Ahoy, squirts! Quint here with a review of that Donald Sutherland/Carrie White/Wendy Darling horror movie based on the Bell Witch legend AN AMERICAN HAUNTING. I posted a link to the trailer a little while back, a trailer that I really liked. Now we have a review from when it screened at the AFI Fest. The review has some detail in the setting up of the film, but other than that is fairly spoiler-free. Our reviewer really dug the movie, with some reservations. He calls Rachel Hurd-Wood's performance a "debut" even though she hit pretty big with PETER PAN a couple of years ago, but the real important part of that segment of his review is about her performance. She looks to be in the next generation of really talented kids in the business! I'm really excited to take a look at this flick! Enjoy the review!
Warning: No jizz jokes in this review. I know this is a first for AICN, so brace yourselves.
This weekend I got to attend the World Premiere of An American Haunting at the AFI festival in Los Angeles. Film maker Courtney Solomon was present as were two of the younger actors.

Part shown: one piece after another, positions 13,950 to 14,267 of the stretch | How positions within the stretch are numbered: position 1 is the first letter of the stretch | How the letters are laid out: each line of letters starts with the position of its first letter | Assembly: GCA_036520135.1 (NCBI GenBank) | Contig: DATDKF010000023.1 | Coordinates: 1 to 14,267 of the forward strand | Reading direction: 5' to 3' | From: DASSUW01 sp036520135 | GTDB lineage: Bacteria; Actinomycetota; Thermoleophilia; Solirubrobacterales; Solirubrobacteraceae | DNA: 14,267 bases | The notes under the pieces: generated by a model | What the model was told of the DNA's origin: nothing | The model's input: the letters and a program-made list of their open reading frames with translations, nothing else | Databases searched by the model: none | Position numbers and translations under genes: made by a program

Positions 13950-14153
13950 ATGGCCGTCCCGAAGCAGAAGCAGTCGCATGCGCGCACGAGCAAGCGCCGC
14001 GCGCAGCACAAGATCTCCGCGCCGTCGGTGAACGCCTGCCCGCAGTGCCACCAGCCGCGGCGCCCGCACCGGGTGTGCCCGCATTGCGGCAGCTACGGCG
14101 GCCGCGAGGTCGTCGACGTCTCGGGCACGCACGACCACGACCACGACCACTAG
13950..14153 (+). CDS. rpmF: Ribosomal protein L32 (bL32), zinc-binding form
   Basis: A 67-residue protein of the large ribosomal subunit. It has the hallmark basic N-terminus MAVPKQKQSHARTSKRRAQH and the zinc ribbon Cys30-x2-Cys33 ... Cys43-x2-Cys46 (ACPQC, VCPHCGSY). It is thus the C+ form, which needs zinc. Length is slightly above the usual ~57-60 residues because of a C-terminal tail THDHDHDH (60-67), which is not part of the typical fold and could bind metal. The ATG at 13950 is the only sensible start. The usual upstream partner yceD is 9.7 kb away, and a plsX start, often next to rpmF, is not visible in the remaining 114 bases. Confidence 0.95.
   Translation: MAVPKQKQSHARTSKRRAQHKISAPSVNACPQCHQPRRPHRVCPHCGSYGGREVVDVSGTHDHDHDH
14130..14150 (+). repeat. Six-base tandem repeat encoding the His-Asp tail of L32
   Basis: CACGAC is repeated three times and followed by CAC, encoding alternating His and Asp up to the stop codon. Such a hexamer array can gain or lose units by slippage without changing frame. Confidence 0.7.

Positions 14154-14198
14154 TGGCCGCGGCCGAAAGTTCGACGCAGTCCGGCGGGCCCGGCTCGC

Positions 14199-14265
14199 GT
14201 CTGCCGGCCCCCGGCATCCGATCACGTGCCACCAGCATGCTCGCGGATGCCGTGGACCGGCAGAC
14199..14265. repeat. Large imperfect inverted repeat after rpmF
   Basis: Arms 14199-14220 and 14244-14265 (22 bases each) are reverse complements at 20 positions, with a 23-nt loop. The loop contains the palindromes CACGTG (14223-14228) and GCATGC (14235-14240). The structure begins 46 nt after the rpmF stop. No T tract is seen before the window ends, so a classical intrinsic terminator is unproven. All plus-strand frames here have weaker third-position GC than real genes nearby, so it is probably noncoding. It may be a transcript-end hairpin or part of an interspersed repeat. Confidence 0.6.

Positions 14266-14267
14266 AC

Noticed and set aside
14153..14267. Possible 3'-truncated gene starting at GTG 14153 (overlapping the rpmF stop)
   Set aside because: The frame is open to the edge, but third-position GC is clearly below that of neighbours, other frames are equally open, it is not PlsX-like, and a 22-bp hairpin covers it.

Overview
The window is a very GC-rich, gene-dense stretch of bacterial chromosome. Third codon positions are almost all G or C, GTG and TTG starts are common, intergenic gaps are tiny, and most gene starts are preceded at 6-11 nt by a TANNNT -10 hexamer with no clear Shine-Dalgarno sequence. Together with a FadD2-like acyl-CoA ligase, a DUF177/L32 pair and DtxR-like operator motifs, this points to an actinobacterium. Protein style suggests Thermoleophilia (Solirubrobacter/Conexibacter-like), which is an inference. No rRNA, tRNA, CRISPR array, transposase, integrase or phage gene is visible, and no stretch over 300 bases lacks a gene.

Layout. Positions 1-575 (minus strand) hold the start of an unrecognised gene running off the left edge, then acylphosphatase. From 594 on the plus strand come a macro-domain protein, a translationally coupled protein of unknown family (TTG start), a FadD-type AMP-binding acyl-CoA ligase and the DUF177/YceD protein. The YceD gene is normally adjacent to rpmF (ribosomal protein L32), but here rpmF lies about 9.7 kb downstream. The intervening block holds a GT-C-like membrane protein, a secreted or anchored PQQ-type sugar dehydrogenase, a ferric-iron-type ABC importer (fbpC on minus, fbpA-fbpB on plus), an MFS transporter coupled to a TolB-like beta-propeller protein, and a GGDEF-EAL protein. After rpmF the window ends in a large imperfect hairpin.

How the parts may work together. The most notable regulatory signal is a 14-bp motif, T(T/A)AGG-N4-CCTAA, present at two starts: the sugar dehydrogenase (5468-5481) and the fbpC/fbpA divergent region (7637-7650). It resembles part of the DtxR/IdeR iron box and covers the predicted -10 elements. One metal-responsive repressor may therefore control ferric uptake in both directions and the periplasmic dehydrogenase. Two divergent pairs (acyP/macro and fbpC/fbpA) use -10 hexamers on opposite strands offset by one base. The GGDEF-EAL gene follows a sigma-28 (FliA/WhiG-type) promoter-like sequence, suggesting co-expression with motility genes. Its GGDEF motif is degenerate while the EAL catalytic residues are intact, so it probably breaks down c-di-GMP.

I love horror movies, though I think that an actual frightening movie is hard to pull off. There are only a handful that are actually scary to ol' Nine Fingaz: The Exorcist, The Haunting (Robert Wise version), The Entity to name a few.
Now, I am obsessed with the tale of the Bell Witch. If you haven't read about it, google it. Scary stuff. A bizarre entity invaded the lives of a family in Tennessee in the late 1800's. One man died by the hand of the spirit, and he is the only case in the history of U.S. law to be recognized as having been killed by supernatural events.
There have been two films made from the subject within the last few years, very low budget, and from what I hear not all that bad.
So we come to An American Haunting, which is based on a book about the Bell Witch of the same name.
First off: The director, Courtney Solomon, directed Dungeons and Dragons. So, I had reservations going in.....